While NPs can work independently, PAs must work under the formal legal supervision of a physician. While the physician need not be physically present, it is imperative that the PA and supervising physician can be in contact with each other by telecommunication.

Medical Assistants (MA)

There is another medical position, Medical Assistant, which should not be confused with Physician Assistant. Their level of training and clinical skills is much less than that of a PA. However, their skill set is in strong demand in medical settings and it is good to be familiar with their role and competencies as you are likely to meet them. They are cross-trained to perform administrative and clinical duties. The typical range of clinical duties include:

  • Taking medical histories
  • Explaining treatment procedures to patients
  • Preparing patients for examination
  • Assisting the physician during exams
  • Collecting and preparing laboratory specimens
  • Performing basic laboratory tests
  • Instructing patients about medication and special diets
  • Preparing and administering medications as directed by a physician
  • Authorizing prescription refills as directed
  • Drawing blood
  • Taking electrocardiograms
  • Removing sutures and changing dressings

Primary Care Providers (PCP)

A PCP is a physician (MD or DO), an NP or a PA who acts as the principal point of contact for a patient in the health care system. There are two types of Primary Care Physicians — family medicine doctors (family practitioners) and internal medicine doctors (internists).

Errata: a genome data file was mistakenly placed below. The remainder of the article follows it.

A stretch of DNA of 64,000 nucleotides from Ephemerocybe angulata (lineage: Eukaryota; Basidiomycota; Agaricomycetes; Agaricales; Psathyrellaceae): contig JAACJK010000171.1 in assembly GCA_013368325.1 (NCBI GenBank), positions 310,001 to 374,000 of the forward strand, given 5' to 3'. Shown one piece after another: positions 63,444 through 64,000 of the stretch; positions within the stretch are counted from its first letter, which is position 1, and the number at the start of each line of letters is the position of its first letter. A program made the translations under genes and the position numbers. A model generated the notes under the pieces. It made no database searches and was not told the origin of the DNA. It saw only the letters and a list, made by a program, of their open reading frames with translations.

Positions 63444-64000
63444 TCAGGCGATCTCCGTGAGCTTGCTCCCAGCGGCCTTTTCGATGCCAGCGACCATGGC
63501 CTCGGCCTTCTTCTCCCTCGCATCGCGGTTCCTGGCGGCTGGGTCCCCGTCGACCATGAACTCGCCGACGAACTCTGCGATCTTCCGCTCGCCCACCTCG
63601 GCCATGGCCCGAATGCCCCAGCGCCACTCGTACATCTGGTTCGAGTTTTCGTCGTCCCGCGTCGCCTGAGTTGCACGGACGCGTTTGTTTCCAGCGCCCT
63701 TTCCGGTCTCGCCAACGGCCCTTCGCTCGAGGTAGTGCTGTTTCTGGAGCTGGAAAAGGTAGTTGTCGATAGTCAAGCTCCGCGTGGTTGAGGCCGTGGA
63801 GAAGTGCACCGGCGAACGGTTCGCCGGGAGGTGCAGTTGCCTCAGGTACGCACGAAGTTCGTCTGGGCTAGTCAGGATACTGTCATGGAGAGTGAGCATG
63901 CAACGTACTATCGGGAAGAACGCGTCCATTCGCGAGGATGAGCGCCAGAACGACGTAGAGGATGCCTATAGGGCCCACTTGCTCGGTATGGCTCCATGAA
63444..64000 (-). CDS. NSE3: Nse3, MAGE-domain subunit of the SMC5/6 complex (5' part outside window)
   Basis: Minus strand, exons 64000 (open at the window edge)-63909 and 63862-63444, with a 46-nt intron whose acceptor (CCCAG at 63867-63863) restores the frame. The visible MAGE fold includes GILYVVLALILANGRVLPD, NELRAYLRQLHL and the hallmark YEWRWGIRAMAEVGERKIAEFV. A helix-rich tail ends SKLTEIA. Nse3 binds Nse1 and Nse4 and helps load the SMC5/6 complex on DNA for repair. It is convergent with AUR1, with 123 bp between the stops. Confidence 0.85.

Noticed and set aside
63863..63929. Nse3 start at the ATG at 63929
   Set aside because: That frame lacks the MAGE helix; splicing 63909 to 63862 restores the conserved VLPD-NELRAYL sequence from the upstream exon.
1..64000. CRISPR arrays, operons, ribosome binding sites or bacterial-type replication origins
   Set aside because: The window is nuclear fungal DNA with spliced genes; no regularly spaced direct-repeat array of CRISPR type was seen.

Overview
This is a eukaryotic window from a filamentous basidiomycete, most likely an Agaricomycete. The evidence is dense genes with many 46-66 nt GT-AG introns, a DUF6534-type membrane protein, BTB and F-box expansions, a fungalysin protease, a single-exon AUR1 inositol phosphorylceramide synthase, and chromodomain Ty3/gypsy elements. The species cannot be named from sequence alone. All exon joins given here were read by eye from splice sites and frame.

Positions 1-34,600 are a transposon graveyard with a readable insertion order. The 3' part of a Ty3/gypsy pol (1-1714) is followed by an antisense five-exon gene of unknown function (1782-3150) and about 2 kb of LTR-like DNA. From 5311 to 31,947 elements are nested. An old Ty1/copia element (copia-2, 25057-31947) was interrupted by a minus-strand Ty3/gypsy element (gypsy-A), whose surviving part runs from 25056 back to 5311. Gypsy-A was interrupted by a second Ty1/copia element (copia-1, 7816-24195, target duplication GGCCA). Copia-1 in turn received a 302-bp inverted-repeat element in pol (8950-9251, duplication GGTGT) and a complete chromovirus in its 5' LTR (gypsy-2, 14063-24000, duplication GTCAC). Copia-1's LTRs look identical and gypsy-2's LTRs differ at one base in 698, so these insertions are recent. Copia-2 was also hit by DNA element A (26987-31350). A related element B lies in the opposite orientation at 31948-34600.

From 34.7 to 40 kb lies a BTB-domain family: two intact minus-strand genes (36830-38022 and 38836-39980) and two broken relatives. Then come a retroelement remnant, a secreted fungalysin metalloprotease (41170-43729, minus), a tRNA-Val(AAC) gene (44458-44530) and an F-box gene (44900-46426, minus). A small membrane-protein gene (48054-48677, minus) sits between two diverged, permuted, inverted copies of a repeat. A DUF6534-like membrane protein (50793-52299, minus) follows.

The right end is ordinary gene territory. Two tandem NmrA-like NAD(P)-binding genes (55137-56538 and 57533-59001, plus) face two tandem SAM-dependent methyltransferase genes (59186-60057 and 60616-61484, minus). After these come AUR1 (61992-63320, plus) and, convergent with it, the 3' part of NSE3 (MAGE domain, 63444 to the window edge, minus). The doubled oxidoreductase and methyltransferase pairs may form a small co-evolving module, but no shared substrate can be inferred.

According to the American College of Physicians (ACP)[3], “Internal medicine physicians are specialists who apply scientific knowledge and clinical expertise to the diagnosis, treatment, and compassionate care of adults across the spectrum from health to complex illness.” Family medicine doctors receive required training in pediatrics and obstetrics-gynecology that is not in the required curriculum for internists. The American Academy of Family Physicians (AAFP)[4] indicates that “Because of their extensive training, family physicians are the only specialists qualified to treat most ailments and provide comprehensive health care for people of all ages – from newborns to seniors.”

Look for more insights from Insider’s Guide to Quality, Affordable Healthcare. For information about this book, visit qualityaffordablehealthcare.net

About the Authors

Lawrence W. Lazarus, MD, has specialized in geriatric medicine and psychiatry at Rush Medical School and University in Chicago, Illinois, where he founded the Geriatric Psychiatry Fellowship Program. He is a former president of the American Association for Geriatric Psychiatry and was awarded numerous teaching and research grants from the National Institute of Mental Health. Dr. Lazarus is in private practice in Santa Fe, New Mexico.

Jeffrey Foster, MD, has spent his clinical and academic career with Geriatric Psychiatry as a prominent focus. He has worked closely with primary care physicians, nurses, social workers and various specialists in hospital and outpatient settings. A former President of the American Association of Geriatric Psychiatry, Dr. Foster has received various teaching and research grants from the National Institute of Mental Health.